The Pike County District Attorney's Office also got records from the Defense Casualty Information Database, which is used to maintain a record of ill, wounded, dead and missing service members.
A document from the database says the incident was classified as non-hostile and there were no other injuries or illnesses associated with any other tours in Afghanistan.
In that case, Flaherty would not be eligible for a Purple Heart, which is awarded for enemy-related injuries.
Flaherty, 30, has been stopped for drunken driving at least five times in the United States, at least twice in Pike County.
He drove with a suspended license, injured a person in one crash and assaulted two state troopers, kneeing each of them in the groin during an arrest.
He was granted a previous furlough by Kameen to attend a special military treatment program for addiction in Virginia. But he left the program and was arrested for DUI again.
Kameen gave him another furlough from prison to attend an addiction treatment center instead of prison, this time at Common Ground, a veterans transitional residence in Montrose, N.Y.
Kameen extended the furlough in May and again in September for three more months. Those three months have passed. The furlough is expired.
But Flaherty has not reported back to prison, Tonkin wrote in a court filing last week.
As part of the furlough agreements, Common Ground was to file bi-weekly reports on Flaherty's status.
The last report was sent July 17, and indicated that Flaherty had finished the PTSD program and, as of May, was in a four-month program for homeless and unemployed veterans.
Kameen had sentenced Flaherty to one year and 90 days to five years in Pike County Correctional Facility, but then granted the furlough.
Pennsylvania law requires a maximum sentence be less than five years for someone to be eligible for furlough, so Flaherty should not have been eligible for furlough.
Tonkin's office went to the Pennsylvania Superior Court to appeal the furlough decision.
In the meantime, he has asked Kameen to reconsider his decision in light of information showing Flaherty misrepresented his military experience.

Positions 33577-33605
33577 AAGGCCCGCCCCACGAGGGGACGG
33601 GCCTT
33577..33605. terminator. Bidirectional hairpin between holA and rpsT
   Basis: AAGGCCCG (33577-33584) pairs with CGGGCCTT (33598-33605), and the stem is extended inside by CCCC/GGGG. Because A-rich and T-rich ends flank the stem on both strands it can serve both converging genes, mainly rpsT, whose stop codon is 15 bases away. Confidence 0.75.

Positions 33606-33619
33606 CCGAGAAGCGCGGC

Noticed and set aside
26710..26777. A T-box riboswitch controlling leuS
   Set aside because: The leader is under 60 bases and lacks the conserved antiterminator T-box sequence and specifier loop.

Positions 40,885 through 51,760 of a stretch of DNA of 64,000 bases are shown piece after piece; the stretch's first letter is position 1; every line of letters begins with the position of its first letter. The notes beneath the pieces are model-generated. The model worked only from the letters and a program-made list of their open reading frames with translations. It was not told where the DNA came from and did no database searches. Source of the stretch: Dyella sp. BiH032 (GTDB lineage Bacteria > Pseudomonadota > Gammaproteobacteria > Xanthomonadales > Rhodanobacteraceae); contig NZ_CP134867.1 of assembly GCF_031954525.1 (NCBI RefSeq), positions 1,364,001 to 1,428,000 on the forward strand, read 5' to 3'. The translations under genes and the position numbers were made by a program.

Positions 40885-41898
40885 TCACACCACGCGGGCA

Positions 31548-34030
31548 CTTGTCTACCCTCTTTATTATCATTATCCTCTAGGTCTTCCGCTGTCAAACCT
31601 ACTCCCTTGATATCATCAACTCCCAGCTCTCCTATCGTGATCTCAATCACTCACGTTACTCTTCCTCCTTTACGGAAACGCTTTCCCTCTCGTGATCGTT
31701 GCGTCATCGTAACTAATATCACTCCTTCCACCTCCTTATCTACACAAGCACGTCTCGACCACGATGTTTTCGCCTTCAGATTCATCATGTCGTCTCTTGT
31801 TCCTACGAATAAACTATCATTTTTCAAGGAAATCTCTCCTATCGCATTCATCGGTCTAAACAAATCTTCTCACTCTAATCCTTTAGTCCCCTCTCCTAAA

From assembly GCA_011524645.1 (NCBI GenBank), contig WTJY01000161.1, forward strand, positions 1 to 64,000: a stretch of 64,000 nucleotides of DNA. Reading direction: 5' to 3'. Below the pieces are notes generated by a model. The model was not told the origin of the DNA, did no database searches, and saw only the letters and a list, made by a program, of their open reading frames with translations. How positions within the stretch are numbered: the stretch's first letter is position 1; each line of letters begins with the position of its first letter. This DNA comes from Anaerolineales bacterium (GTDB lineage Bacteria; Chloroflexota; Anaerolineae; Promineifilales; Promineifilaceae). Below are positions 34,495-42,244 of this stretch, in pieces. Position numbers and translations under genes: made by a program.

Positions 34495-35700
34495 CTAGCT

Flaherty's DD-214 military service records say he was honorably discharged from the Army with advice to seek rehabilitation.
The report shows Flaherty was discharged for a list of eight reasons: alcohol or other drug abuse rehabilitation failure; disobeying a direct order; drunk on duty four times; making false official statements; leaving a place of duty; AWOL; failure to report; and testing positive for cocaine.
The military records also contain a behavioral health report from June 2009 by a licensed psychologist and neuropsychologist.
The report points to addiction rather than brain injury.
"Current results indicate no significant persisting impairment from traumatic brain injury," the report said.
Flaherty was also tested for PTSD and delayed onset PTSD in 2009.
"Although Flaherty reports distress from his combat experiences, all criteria for PTSD were not met," the report said.
It added that Flaherty does meet the criteria for anxiety disorder, but the severity of the anxiety was not considered appropriate for separation from the military on medical grounds.
The primary diagnosis from the neuropsychologist in 2009 was alcohol and cocaine abuse.
During his military career, Flaherty obtained a rank of staff Sgt. Grade E-5, but he had his rank reduced three times, eventually down to private grade E-1, his military records show.
His next court hearing will be Jan. 27 in the Pike County Court of Common Pleas.